This scorching exoplanet is hotter than most stars

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Jun 18, 2017, 6:27 PM EDT (Updated)

Even with air conditioning, SPF and a frozen margarita, you probably wouldn’t want to take a vacation on KELT-9b.

Never mind it being more sweltering than your average star. The heat on the dayside of this tidally locked gas giant—the hottest gas giant ever discovered—is intense enough for its own star to vaporize it. An average temperature of 7,800 Fahrenheit would do that. It orbits even more extreme blue A-type star KELT-9, whose intense ultraviolet radiation has inflated the planet’s atmosphere and will probably obliterate KELT-9b into ghosts of steaming vapor if it doesn’t expand enough to devour its victim first.

Observed by one of the two KELT (Kilodegree Extremely Little Telescope) telescopes, this is one extreme exoplanet. Forget habitability. It is impossible for molecules of water, carbon dioxide and methane to form on the dayside, where the surface is being relentlessly bombarded with UV radiation. Whether or not anything could take hold on the nightside is unknown, but doubtful. Scientists even believe that there is a possibility that the nonstop UV blast may have even given this exoplanet a comet tail of evaporated material. KELT-9b makes the almost nonexistent atmosphere and solar wind-stripped surface of Mars sound like a tropical getaway.

"It's a planet by any of the typical definitions of mass, but its atmosphere is almost certainly unlike any other planet we've ever seen just because of the temperature of its dayside," said Ohio State University astronomy professor Scott Gaudi, whose recent study at NASA’s Jet Propulsion Laboratory was published in the journal Nature.

KELT North, the telescope that observed KELT-9b.

KELT-9 isn’t a star in its final death throes of radiation, either. At only 300 million years old, it boasts twice the size and heat of the sun. It still has another few hundred million years before it enters the red giant phase. Meaning, prospects for its orbiting planet are grim. It’s going to live fast and die hard.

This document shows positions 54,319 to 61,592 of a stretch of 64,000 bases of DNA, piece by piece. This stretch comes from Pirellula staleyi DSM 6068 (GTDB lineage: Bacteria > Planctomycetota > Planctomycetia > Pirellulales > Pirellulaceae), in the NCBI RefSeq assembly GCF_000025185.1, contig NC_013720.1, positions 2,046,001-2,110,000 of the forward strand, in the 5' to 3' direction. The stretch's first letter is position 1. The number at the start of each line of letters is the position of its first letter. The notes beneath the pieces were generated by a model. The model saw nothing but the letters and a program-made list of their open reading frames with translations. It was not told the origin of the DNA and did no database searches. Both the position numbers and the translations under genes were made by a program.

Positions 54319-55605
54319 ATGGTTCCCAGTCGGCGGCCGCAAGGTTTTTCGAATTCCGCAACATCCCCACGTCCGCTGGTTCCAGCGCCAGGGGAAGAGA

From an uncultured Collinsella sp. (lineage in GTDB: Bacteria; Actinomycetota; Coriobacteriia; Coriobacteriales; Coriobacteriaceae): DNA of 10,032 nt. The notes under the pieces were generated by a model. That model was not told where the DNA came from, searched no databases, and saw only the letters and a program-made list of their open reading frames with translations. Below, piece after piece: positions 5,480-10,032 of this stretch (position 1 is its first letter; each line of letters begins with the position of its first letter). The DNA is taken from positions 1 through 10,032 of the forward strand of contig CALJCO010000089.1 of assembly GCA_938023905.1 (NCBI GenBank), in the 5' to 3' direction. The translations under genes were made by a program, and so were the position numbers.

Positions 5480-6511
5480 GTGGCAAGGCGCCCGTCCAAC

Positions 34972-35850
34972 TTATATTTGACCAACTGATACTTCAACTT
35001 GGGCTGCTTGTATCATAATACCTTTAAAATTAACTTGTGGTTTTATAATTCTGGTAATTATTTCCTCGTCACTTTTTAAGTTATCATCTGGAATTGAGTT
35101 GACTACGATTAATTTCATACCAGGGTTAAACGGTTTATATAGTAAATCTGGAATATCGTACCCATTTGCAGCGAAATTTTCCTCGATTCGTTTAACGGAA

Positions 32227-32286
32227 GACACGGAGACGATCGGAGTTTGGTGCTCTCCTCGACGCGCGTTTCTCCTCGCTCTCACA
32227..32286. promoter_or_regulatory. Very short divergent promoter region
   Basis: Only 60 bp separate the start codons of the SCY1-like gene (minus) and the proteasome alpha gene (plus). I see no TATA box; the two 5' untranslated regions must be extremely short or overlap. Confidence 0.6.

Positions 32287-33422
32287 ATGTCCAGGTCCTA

So why study the seventh circle of hell in space? Potentially habitable planets with cool host stars (think TRAPPIST-1) have been singled out as prime targets for further investigation. Even though we’re never going to see anything crawling around on KELT-9b, even under a microscope, studies of planets in the habitable zone could actually benefit from observations of such extreme environments. The enormous ball of fire KELT-9b is engaged in a deadly dance with beats the sun in size and scorch factor. This star it can illuminate how planetary systems emerge from around similar fiery orbs, even though that seems like a death wish.

Astronomers look forward to zeroing in on KELT-9b with other telescopes, especially NASA’s Spitzer and Hubble space telescopes and the upcoming James Webb telescope, which launches next year. They are most eager to use future observations for determining whether the planet has any chance of survival—and whether it really does have a cometary tail.

"Thanks to this planet's star-like heat, it is an exceptional target to observe at all wavelengths, from ultraviolet to infrared, in both transit and eclipse,” said study coauthor Knicole Colon, who was based at NASA’s Ames Research Center during the time of this study. Such observations will allow us to get as complete a view of its atmosphere as is possible for a planet outside our solar system." 

(via NASA)